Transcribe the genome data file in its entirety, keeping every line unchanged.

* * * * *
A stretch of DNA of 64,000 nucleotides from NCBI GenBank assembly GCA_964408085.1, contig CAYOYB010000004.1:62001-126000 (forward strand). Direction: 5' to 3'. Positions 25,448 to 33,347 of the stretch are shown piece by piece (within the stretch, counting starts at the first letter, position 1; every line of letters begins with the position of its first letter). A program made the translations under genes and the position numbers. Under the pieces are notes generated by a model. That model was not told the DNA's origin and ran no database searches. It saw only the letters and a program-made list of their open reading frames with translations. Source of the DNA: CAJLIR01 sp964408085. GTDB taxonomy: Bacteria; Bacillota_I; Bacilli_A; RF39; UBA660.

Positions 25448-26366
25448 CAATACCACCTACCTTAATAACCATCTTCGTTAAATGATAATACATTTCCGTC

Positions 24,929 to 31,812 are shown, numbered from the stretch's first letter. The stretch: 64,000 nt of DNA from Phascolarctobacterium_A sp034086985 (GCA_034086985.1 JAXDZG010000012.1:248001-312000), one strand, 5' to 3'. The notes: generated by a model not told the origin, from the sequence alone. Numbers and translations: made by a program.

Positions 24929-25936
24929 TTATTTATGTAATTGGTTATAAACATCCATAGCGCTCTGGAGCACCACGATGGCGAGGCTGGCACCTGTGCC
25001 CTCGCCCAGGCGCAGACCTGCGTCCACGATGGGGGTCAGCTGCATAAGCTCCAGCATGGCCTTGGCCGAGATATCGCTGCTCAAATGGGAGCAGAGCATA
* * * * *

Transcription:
A stretch of DNA of 64,000 nucleotides from NCBI GenBank assembly GCA_964408085.1, contig CAYOYB010000004.1:62001-126000 (forward strand). Direction: 5' to 3'. Positions 25,448 to 33,347 of the stretch are shown piece by piece (within the stretch, counting starts at the first letter, position 1; every line of letters begins with the position of its first letter). A program made the translations under genes and the position numbers. Under the pieces are notes generated by a model. That model was not told the DNA's origin and ran no database searches. It saw only the letters and a program-made list of their open reading frames with translations. Source of the DNA: CAJLIR01 sp964408085. GTDB taxonomy: Bacteria; Bacillota_I; Bacilli_A; RF39; UBA660.

Positions 25448-26366
25448 CAATACCACCTACCTTAATAACCATCTTCGTTAAATGATAATACATTTCCGTC

Positions 24,929 to 31,812 are shown, numbered from the stretch's first letter. The stretch: 64,000 nt of DNA from Phascolarctobacterium_A sp034086985 (GCA_034086985.1 JAXDZG010000012.1:248001-312000), one strand, 5' to 3'. The notes: generated by a model not told the origin, from the sequence alone. Numbers and translations: made by a program.

Positions 24929-25936
24929 TTATTTATGTAATTGGTTATAAACATCCATAGCGCTCTGGAGCACCACGATGGCGAGGCTGGCACCTGTGCC
25001 CTCGCCCAGGCGCAGACCTGCGTCCACGATGGGGGTCAGCTGCATAAGCTCCAGCATGGCCTTGGCCGAGATATCGCTGCTCAAATGGGAGCAGAGCATA